Category Archives: Uncategorized

The conclusion of Tabletop’s Fiasco

Part one of Saturday Night 78 ended with quite a cliffhanger…

…so here's part two!


If you're intrigued by Fiasco, I highly encourage you to get a couple of friends together and play it at your next game night. And if you want to give the Saturday Night 78 playset a go, you can download it from Bullypulpit.

Also, if you've played Fiasco and want to give another non-traditional RPG that focuses on storytelling a try, pick up my friend Paul's game A Penny For My Thoughts.

A troubling realization

This comes to us from my son, Ryan Wheaton. Click it to embiggen:


Click to Embiggen

Footnote: If there was any question that love — not biology — makes a family, look no further than my son's delightfully twisted sense of humor, which I think I helped foster.

Good News, Bad News

I've been seeing lots of messages on Twitter and Facebook from people who are really excited to come see me tell stories and perform at the upcoming Denver Comicon. I love it that so many people are excited to see me do my thing… and I feel terrible that I have to cancel my attendance this year.

I am under an NDA, so I can't disclose exactly why at the moment, but I got an absolutely AMAZING job that conflicts with the convention, and there just wasn't a way to make the schedules work out.

I don't cancel convention appearances lightly, because I know how disappointing it is for the people who are attending. I assure you that this isn't a ploy to win a game of Mystic Warlords of Ka'a, or even a bowling match… this is just something that happens from time to time when someone like me is lucky enough to land a dream job that conflicts with a planned trip out of town.

I'm really sorry, and I hope you still have a great time at the con. Hopefully, I'll be able to be there next year.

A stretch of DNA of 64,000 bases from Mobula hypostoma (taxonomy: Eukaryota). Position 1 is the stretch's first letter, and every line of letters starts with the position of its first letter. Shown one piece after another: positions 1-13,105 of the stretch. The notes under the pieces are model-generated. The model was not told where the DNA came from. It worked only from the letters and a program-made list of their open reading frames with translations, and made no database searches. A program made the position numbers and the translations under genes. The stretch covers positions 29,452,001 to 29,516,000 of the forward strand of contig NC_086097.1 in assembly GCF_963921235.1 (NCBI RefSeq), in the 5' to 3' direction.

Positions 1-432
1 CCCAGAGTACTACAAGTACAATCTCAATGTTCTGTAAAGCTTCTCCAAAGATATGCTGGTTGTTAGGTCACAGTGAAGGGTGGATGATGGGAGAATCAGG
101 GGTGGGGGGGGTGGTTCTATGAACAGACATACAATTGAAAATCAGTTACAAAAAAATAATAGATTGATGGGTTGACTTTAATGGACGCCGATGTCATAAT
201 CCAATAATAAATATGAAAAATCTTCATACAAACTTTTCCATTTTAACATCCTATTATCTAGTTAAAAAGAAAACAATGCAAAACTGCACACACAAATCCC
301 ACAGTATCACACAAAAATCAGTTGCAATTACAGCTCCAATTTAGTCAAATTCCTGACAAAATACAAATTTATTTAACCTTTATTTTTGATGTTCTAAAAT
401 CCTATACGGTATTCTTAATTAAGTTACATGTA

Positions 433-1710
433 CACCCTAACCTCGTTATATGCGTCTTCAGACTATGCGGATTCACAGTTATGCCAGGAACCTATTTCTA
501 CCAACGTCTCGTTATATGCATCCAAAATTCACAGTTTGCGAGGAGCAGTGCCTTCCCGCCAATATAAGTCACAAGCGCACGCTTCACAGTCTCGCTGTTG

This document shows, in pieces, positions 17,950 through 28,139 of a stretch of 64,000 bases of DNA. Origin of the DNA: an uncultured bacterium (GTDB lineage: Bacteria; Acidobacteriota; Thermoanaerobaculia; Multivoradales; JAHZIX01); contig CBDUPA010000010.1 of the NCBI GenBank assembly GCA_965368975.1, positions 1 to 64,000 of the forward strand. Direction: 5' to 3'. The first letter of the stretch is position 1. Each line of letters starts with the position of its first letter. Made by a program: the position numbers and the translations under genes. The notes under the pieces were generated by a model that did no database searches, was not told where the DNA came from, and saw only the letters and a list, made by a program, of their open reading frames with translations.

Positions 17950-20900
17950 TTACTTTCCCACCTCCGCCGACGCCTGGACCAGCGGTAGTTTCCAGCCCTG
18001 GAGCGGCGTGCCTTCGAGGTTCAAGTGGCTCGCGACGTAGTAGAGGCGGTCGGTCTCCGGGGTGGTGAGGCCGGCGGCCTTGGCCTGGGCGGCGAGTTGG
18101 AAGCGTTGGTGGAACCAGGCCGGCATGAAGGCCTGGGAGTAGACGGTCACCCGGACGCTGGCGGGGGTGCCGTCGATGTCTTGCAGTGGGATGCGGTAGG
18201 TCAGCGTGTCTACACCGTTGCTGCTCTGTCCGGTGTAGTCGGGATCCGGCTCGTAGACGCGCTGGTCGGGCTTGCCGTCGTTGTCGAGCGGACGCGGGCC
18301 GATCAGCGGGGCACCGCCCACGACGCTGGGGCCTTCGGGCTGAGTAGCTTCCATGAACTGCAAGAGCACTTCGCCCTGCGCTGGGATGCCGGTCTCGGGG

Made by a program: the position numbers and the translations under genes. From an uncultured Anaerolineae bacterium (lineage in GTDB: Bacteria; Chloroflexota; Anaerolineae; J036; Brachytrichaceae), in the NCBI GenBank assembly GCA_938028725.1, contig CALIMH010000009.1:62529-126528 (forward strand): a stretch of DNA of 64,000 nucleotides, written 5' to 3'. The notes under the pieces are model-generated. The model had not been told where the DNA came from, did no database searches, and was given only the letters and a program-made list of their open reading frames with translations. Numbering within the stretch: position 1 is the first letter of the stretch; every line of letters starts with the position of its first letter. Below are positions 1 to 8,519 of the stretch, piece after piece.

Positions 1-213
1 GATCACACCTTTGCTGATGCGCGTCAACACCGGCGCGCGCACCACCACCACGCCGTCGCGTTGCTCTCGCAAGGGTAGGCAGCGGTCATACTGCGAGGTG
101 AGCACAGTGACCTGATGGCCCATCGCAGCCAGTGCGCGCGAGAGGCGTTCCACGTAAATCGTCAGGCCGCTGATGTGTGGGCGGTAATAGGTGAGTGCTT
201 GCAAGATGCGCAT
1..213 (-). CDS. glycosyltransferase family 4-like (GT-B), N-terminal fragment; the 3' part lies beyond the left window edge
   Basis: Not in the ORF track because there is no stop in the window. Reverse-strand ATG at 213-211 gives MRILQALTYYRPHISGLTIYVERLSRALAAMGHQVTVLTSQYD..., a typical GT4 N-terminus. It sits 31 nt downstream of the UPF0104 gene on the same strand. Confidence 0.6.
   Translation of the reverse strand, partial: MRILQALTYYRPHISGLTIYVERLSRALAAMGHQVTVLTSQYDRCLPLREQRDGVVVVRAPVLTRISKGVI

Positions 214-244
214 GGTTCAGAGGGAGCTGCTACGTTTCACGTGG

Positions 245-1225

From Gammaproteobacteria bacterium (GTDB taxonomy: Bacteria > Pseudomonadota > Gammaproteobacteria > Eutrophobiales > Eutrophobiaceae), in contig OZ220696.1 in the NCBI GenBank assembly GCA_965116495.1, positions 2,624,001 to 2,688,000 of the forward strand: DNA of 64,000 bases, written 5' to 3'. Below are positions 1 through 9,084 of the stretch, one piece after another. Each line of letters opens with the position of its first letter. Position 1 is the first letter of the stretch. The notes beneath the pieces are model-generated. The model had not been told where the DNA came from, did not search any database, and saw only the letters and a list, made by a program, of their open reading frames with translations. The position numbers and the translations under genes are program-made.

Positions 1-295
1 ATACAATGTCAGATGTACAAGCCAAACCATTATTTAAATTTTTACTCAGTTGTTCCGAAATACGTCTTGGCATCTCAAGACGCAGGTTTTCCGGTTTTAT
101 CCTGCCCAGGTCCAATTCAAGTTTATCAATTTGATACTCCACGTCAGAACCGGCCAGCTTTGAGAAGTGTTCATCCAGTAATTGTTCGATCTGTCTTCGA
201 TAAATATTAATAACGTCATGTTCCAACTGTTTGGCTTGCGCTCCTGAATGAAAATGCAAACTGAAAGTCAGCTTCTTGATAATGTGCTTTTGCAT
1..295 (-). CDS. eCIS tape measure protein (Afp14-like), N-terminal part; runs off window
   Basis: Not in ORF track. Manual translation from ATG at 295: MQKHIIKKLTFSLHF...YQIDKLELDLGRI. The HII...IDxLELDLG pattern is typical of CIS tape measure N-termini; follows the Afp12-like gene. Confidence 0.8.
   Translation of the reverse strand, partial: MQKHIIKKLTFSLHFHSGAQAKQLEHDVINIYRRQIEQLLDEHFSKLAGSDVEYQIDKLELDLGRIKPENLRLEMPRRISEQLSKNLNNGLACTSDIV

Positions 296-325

I am easily amused

So io9 did this thing called the 10 Suckiest Fake Video Games That People Play In Science Fiction. Spoiler Alert: The Game from, uh, The Game is number one.

1) Suckdisk from Star Trek: The Next Generation. Actually, we don’t remember this game having an actual name on the show, but “suckdisk” feels like a good name for it. The object of the game is to suck a disk into a tentacle with a mouth. That’s it. And it’s not even a game of skill – you win by “letting it happen.” D00d. At least the UI is simple, but basically this episode is a cautionary tale about improved technology – once we have the ability to stimulate the pleasure centers of your brain, you may be ridiculously satisfied with some pretty weak gameplay. Actually, I like this episode, despite the game looking seriously ridiculous.

So when I saw that they decided to call it "Suckdisk", my mind immediately crafted the following scene:


Wesley looks down at the game, then up at Robin. 


Um, this isn’t the game I wanted to play.


But you asked me to come to your quarters and play Suckdisk!


Right. I think you misheard me.

Tip your waitress, folks.

FedCon Day 3

I spent most of the morning signing autographs and taking pictures with fans here at FedCon. I got some lovely gifts, including a cake that was made to look just like a The Wesley Crushers bowling shirt. I don't usually accept food at cons, but this was so amazing, I couldn't say no. I took pictures that I'll put onto my Flickr when I get back home.